It is this Christ-life, this incorporation into the Body of Christ, this union with His death and resurrection as a matter of conscious experience, that St. Augustine wrote of in his Confessions. But Augustine not only experienced the reality of Christ living in his own soul. He was just as keenly aware of the presence and action, the Birth, Sacrifice, Death and Resurrection of the Mystical Christ in the midst of human society. And this experience, this vision, if you would call it that, qualified him to write a book that was to be, in fact, the autobiography of the Catholic Church. That is what The City of God is. Just as truly as the Confessions are the autobiography of St. Augustine, The City of God is the autobiography of the Church written by the most Catholic of her great saints.

That is the substance of the book. But how is the average modern American going to get at that substance? Evidently, the treatment of the theme is so leisurely and so meandering and so diffuse that The City of God, more than any other book, requires an introduction. The best we can do here is to offer a few practical suggestions as to how to tackle it.

The first of these suggestions is this: since, after all, The City of God reflects much of St. Augustine's own personality and is colored by it, the reader who has never met Augustine before ought to go first of all to the Confessions. Once he gets to know the saint, he will be better able to understand Augustine's view of society. Then, no one who is not a specialist, with a good background of history or of theology or of philosophy, ought not to attempt to read the City, for the first time, beginning at page one. The living heart of the City is found in Book Nineteen, and this is the section that will make the most immediate appeal to us today because it is concerned with the theology of peace. However, Book Nineteen cannot be understood all by itself. The best source for solutions to the most pressing problems it will raise is Book Fourteen, where the origin of the two Cities is sketched, in an essay on original sin. Finally, the last Book (Twenty-two), which is perhaps the finest of them all, and a fitting climax to the whole work, will give the reader a broad view of St. Augustine's whole scheme because it describes the end of the City of God, the communal vision of the elect in Paradise, the contemplation which is the life of the "City of Vision" in heaven and the whole purpose of man's creation.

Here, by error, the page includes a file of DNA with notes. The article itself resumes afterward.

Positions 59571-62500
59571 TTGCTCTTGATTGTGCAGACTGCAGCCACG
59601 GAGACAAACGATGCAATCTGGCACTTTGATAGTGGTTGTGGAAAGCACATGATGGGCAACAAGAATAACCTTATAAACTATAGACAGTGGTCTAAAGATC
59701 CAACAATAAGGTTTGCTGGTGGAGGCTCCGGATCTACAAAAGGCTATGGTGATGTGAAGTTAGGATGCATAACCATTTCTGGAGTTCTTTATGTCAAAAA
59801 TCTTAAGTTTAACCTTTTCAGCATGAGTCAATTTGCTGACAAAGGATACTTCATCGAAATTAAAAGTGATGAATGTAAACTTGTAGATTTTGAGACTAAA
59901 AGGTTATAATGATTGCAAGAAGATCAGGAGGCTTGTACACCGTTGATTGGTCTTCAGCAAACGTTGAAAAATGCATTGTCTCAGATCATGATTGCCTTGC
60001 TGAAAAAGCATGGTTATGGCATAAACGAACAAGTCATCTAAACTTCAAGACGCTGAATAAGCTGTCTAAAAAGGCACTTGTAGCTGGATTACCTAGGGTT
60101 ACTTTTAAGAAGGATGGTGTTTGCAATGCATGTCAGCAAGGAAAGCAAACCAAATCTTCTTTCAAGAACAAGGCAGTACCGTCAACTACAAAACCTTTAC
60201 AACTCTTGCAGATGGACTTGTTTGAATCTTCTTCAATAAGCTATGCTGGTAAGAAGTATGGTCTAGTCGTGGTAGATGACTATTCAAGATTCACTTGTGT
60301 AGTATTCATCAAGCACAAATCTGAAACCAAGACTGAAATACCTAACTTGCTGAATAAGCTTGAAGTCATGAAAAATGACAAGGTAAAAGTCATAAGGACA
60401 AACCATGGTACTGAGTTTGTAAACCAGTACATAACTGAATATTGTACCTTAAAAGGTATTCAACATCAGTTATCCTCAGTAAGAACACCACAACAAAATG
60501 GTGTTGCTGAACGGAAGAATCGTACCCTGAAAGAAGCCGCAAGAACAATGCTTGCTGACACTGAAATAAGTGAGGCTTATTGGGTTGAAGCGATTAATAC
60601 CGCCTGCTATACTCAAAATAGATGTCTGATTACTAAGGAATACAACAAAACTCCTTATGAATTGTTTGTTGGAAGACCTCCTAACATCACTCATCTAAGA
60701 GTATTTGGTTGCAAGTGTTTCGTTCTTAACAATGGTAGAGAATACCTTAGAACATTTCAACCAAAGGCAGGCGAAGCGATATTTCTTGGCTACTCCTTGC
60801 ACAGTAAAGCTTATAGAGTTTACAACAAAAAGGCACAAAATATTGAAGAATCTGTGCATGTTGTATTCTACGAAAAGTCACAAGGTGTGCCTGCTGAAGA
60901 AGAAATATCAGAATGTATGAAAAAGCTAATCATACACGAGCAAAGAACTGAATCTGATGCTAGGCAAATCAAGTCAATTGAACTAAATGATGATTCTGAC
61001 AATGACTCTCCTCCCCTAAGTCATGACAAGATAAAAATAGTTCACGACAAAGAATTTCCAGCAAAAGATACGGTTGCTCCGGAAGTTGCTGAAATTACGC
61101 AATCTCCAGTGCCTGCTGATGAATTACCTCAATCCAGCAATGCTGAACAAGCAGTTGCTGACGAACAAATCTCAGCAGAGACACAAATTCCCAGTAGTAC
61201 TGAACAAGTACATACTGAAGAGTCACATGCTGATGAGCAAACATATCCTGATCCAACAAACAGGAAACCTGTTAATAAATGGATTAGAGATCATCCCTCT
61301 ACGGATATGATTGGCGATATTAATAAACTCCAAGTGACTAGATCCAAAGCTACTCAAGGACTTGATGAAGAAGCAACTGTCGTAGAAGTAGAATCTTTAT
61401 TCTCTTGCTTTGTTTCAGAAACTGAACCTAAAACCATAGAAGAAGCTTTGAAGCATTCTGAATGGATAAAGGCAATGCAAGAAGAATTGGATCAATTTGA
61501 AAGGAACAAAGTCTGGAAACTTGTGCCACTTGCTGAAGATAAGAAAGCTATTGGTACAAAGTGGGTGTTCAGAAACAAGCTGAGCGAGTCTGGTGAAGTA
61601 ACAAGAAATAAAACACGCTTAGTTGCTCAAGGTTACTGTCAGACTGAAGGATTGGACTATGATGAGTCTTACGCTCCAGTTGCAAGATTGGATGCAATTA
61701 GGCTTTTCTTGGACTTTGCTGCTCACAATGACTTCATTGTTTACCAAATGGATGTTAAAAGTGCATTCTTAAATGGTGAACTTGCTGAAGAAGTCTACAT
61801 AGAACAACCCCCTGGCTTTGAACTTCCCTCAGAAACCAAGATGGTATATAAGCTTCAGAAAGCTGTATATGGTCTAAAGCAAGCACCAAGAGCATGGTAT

Continued...

What People are saying about this

Thomas Merton
Here is a book that was written over fifteen hundred years ago by a mystic in North Africa. Yet to those who have ears to hear, it has a great deal to say to many of us who are not mystics, today, in America... The City of God is the autobiography of the Church written by the most Catholic of her great saints... The City of God, for those who can understand it, contains the secrets of death and life, war and peace, hell and heaven.
From the Publisher
"The human mind can understand truth only by thinking, as is clear from Augustine."
—Saint Thomas Aquinas

Meet the Author